By Tom Zimmerman, U.S. Army War College Public Affairs OfficeApril 15, 2008
Post civilian employees were given a first-hand look at the new civilian education system during a noon-time lecture April 3 in Bliss Hall.
Col. Garland Williams, Commandant of the Army Management Staff College, talked for more than an hour about why the system is being updated and what it means for employees.
"The only thing constant in our Army is change," said Garland during the presentation. "As the Army continues to transform to successfully accomplish its missions of tomorrow, our leaders, both military and civilian, must be adequately prepared to support the Army in any venue."
According to the CES website, it is a new progressive and sequential leader development program that provides enhanced leader development and education opportunities for Army civilians throughout their careers. CES provides the Army Civilian Corps self-development and institutional training (leader development) opportunities to develop leadership attributes through distance learning and resident training.
"We're tying to build multi-skilled leaders," said Williams. "More importantly, CES is a program for civilians, written by civilians. We're not just taking military courses and slapping a civilian cover on it. The new CES is sequential and builds on the class before, hopefully eliminating redundancy."
During the noon-time session, Williams went through each of the courses that are part of CES and the requirements and objectives for each. The college offers the education program, which includes four progressive and sequential courses. The 57-hour Foundation Course is required for all Army civilians who were hired after Sept. 30, 2006.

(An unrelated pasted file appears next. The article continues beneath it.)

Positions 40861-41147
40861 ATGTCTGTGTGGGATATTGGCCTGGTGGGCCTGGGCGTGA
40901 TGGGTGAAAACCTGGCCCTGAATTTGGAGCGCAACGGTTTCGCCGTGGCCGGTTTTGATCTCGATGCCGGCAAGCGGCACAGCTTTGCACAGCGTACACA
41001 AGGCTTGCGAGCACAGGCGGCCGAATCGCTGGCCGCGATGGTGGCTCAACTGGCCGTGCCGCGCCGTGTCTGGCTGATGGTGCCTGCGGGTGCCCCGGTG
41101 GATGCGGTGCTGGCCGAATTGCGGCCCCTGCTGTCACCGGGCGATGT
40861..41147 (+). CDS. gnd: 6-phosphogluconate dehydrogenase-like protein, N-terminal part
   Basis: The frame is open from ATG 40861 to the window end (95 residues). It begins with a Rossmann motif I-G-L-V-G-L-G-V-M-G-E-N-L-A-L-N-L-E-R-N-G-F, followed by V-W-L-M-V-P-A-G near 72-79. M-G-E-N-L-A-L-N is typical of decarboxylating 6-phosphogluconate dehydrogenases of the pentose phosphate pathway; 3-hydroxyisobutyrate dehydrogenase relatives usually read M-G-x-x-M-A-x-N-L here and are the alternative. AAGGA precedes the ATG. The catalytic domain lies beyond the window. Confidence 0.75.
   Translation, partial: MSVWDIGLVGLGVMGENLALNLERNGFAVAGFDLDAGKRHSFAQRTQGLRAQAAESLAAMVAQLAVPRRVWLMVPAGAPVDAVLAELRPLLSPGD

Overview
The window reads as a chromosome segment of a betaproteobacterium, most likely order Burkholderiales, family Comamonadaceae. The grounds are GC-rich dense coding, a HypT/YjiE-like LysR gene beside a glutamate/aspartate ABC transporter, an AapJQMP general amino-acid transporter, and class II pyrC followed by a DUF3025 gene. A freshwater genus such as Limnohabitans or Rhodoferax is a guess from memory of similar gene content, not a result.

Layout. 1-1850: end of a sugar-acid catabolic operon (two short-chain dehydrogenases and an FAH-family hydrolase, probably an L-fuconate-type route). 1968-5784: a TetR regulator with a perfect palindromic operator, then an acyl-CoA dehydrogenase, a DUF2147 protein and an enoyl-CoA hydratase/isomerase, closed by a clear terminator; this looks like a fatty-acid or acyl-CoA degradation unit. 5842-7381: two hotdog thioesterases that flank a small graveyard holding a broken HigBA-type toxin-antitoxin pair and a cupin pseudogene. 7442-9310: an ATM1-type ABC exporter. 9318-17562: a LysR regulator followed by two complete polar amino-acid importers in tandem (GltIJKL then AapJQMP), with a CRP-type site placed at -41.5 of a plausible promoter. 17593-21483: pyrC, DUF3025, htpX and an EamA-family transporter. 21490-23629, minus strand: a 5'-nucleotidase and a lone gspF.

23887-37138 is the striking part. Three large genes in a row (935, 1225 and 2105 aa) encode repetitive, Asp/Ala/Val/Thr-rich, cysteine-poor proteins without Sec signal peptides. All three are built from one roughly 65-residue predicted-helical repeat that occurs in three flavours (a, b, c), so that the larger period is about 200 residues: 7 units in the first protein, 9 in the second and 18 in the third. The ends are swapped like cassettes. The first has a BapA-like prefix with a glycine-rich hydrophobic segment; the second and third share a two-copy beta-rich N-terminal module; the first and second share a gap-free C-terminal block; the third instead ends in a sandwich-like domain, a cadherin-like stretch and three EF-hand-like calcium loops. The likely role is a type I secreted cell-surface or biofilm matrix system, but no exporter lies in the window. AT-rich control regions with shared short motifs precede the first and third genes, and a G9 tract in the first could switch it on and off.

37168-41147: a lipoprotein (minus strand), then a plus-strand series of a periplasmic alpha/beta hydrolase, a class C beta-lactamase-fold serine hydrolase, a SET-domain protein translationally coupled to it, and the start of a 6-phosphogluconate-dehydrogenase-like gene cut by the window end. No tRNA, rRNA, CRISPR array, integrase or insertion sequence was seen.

This online distributed learning course is followed by three resident courses: Basic, Intermediate and Advanced. The courses range from two to four weeks in length and are offered at the staff college's Fort Leavenworth, Kan., and Fort Belvoir, Va., campuses. CES includes the Action Officer Development Course, Supervisory Development Course, Management Development Course, Foundation Course, Basic Course, Intermediate Course, Advanced Course and Senior Service College.
"These courses are designed to be done during on-duty time," said Williams. "That's how we came up with the suggested times that it should take to complete the online portions of the course."
One of the other benefits to the CES program is that the resident phases are centrally funded.
"I pay for you to come to the resident phases of the courses," said Williams. "So thats another great thing about the program, it may not cost your command anything to send you."
Williams also acknowledged that unlike the traditional military education system and career progression, there was no "set path" for civilians.
"Civilians don't have a typical career path since they come from so many different places," said Williams. "That's why we needed to re-look our current system and see what we could do."
The courses are also constantly being improved, said Williams.
"We want to make sure everything presented is valuable and relevant to our civilian employees."
For more information, visit the AMSC CES website at http://www.amsc.belvoir.army.mil/ces/